When You Hit Your Wall
I generally run at two speeds, Super-fast, and Sleep-mode. It's the way I'm wired. But I'll bet money each and every one of you know what I mean when I say "hitting your wall".
It doesn't matter how you operate, there comes a time when your energy depletes to zero.
Most of the time the wall surprises me. That's because I always think I can get one more task done before I rest. Today, I know better. I can feel the wall coming for me.
I mentioned it to Greg yesterday, but I don't think he understood how imminent it was. He should. The last time something was imminent, I told him I was going to faint. (We were way up in the mountains and the air was super thin.) He kept telling me, 'You won't faint'. And that's when I dropped. He barely caught me!
Walls are personal creatures. They're as tall and impenetrable to each individual's threshold. I've hit it several times in my life. It's so sudden and painful I can barely move afterward. Part of that is my fault. I always think I can do more and that's when I'm reminded I'm only human--and a puny human at that.
Judging from what I read on social media, I think other people are hitting their walls too. They're tired of covid, politics, masks, and drama queens. We're tired both mentally and physically.
Now add that to my other burdens. I've got a dog that won't eat enough, another who goes lame, a cat that may or may not die depending on the time of day, and a husband who needs more medical attention than he used to. Thank God the rest of my family is healthy!
Let's also add garden chores, preserving produce, cleaning pens, caring for farm animals, and keeping up with things that break down on a regular basis.
Oh, and let's not forget the latest--greedy Terrell, Tx. wants to annex our unincorporated countryside. The last thing we need are higher property taxes.
I can feel that wall growing, brick by brick. I can tell it's coming because I sleep harder but rest less. Worse yet, I thoroughly resent Every. Single. Task. It's so unlike me. Before I just got them done, but now it takes enormous willpower not to snap at Greg for not helping.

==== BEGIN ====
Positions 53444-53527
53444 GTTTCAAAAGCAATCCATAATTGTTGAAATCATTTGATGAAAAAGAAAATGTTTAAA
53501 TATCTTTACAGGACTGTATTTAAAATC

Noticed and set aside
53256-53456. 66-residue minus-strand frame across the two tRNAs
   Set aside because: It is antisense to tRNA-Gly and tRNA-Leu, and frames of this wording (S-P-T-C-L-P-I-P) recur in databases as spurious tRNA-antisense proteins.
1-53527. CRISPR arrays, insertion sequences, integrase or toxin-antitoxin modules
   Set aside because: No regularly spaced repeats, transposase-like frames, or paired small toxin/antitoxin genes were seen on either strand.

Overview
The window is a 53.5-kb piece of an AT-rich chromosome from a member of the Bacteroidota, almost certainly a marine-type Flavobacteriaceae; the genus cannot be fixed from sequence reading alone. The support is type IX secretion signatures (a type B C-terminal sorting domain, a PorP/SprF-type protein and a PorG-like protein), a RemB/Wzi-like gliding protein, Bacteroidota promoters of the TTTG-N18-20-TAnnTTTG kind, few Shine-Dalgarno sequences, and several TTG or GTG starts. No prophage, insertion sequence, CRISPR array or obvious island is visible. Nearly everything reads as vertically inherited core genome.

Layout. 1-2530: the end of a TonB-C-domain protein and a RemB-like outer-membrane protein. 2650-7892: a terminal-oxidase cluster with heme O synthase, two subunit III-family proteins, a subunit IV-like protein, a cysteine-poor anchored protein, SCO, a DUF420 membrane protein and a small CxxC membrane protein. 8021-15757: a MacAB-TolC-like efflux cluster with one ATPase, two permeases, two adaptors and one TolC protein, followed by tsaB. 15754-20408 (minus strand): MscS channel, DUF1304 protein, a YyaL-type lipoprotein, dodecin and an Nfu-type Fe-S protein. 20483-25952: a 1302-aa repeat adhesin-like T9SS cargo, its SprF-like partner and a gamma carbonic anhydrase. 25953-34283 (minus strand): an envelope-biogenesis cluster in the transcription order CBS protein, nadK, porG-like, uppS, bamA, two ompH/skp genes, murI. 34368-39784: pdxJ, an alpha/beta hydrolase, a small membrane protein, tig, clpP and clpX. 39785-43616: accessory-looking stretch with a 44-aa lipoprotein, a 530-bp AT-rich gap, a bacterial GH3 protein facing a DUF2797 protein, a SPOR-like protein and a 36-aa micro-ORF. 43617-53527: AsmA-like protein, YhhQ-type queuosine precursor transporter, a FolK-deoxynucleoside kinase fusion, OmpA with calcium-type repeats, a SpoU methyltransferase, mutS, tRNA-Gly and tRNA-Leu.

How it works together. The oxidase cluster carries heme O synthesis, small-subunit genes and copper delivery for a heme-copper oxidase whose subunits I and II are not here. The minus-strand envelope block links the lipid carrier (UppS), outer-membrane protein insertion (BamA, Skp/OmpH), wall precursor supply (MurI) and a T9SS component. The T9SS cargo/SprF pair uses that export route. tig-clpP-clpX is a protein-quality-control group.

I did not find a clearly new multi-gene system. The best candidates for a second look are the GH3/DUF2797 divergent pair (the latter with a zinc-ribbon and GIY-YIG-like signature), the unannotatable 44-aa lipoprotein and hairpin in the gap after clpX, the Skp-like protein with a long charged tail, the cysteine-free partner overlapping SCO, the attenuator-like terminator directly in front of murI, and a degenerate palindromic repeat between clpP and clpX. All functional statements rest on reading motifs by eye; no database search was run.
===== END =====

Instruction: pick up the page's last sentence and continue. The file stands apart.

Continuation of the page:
Before I hit that wall, I can soften the blow with a few preemptive measures.
• The first thing on my list is to stop adding to my list. I'm not taking on any more favors, jobs, or honey-dos.
• Tip #2 is to get help. It's hard to get Greg to take on any of my stressors. He generally gets up a couple of hours after I do. In that time, I give the cat his medicine, feed dogs (and cat), unload the dishwasher or dryer, clean the litter box, walk one or both dogs, check my email, and pull out food from the freezer for dinner that night. Occasionally I'll feed the outside animals if he gets up extra late.
Once he's up, he makes his coffee and then he sits down because his back hurts. Back pain is nothing to sneeze at. I think he has a compressed disc so I'm trying to do the heavier lifting myself so he doesn't make it worse. I make him breakfast and then we check gardens (they're still producing!), feed animals, and I clean the goat pens.
From there I either work on the gardens, or put up produce, unless we have errands to run in town. I hardly ever get around to house cleaning which drives me insane.
Even this blog is wearing me down. My goal is always to be upbeat and helpful. Today I decided to go for honest because I know I'm not the only one running head-first into that wall.
Which leads me to my third tip.
• Write it out. Identify what's dragging you down. Identify the bricks building your wall. Can you discard a few or put them off until later? Can you change the way you do things?
You can't help it if people or animals get hurt or sick. That's part of life and you have to work around them. The trick is not to add to your burdens--which as you can guess I'm not very good at doing.
So how do you tackle "the Wall"? Do you try to take preventative measures before it gets too big or do you push through the pain?